It was 2014 when Facebook made the $19 billion deal to purchase the messaging app know as WhatsApp. At the time of the initial purchase, Facebook agreed that user information would not cross the line between the two entities, but rather that they would remain separate.
With changes set to take affect very soon, Facebook’s lead EU regulator for issues involving privacy, Helen Dixon, stated that she hoped a final agreement would become final by the summer of 2017. She stated to Reuters that information that users received could have been clearer and more transparent, or that it could have been cited in terms that were simpler. She also said that they are currently working on a solution that will be pleasing to all parties involved.
It is true that Facebook did give users an amount of time to opt out. However, beating that particular deadline would only mean that user data would not be used for “ads and product experiences”. Other agreements would not be affected by users opting out.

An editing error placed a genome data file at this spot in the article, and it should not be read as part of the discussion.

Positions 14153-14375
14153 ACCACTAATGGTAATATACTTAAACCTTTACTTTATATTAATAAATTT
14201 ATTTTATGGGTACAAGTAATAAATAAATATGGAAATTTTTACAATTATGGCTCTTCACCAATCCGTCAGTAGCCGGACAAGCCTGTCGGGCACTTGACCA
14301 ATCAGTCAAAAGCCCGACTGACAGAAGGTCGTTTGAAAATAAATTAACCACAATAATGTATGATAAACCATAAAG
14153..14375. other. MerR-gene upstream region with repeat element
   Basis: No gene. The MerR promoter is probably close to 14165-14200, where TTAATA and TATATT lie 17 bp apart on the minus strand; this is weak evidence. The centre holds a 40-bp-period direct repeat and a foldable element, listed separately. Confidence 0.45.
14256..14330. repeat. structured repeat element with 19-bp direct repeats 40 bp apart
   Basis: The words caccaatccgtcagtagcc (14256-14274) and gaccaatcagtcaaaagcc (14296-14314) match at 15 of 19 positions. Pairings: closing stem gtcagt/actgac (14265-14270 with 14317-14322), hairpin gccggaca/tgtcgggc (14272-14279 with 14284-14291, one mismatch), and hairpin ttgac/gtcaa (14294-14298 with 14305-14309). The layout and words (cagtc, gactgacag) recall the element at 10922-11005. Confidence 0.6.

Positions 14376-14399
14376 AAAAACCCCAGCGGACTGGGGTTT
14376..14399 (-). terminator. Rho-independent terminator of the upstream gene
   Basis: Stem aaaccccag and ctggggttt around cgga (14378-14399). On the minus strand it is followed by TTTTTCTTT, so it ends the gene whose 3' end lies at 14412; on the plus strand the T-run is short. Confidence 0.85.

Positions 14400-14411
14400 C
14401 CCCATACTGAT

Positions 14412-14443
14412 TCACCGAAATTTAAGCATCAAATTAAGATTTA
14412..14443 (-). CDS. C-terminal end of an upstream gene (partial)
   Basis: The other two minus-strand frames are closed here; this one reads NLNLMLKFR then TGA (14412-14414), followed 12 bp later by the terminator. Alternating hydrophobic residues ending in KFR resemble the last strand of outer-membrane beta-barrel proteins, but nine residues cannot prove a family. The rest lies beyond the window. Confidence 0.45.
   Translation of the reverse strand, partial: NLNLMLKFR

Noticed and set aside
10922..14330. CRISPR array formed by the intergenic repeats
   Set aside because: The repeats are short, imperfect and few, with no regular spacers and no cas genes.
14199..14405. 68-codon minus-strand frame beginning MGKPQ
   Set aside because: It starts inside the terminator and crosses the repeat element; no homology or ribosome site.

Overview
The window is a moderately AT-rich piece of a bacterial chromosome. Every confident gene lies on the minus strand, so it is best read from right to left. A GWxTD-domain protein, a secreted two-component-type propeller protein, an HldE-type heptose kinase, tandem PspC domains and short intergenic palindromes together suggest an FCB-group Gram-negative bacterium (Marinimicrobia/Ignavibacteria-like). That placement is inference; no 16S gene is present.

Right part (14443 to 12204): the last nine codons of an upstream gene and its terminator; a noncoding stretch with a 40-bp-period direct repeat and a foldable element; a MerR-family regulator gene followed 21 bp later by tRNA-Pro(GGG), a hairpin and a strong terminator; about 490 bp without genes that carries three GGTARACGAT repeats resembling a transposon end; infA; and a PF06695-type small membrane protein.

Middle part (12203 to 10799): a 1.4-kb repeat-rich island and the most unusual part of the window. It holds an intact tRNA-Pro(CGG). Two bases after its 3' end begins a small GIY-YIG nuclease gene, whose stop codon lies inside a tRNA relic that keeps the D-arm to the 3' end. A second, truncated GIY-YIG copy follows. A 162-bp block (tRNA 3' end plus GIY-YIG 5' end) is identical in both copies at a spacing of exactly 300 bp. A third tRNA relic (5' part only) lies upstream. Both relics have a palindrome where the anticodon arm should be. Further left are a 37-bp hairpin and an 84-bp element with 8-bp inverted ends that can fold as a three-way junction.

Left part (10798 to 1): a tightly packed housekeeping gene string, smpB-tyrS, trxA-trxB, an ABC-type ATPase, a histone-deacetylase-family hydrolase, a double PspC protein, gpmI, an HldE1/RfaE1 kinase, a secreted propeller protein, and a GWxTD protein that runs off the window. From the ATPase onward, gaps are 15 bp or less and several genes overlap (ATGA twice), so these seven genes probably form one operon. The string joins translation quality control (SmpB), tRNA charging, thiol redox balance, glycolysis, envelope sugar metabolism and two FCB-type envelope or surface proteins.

Plans that shared data were suspended in November 2016, with the European Commission stating that Facebook had submitted misleading information negligently before taking over WhatsApp. Facebook’s response was that they were confident that a full-facts review would show that they acted with nothing but good faith.
The amount of information that Facebook has on its users is huge. Types of information held include activities, locations and everything to be learned from each and every post. WhatsApp was even sued recently, in a German court, because the app had gone back on the original wording and intent that was first issued.
Up to this point, Facebook has been unable to use the information gleaned from these accounts. They are currently under investigation by their European regulator, hoping to reach a deal that will allow it.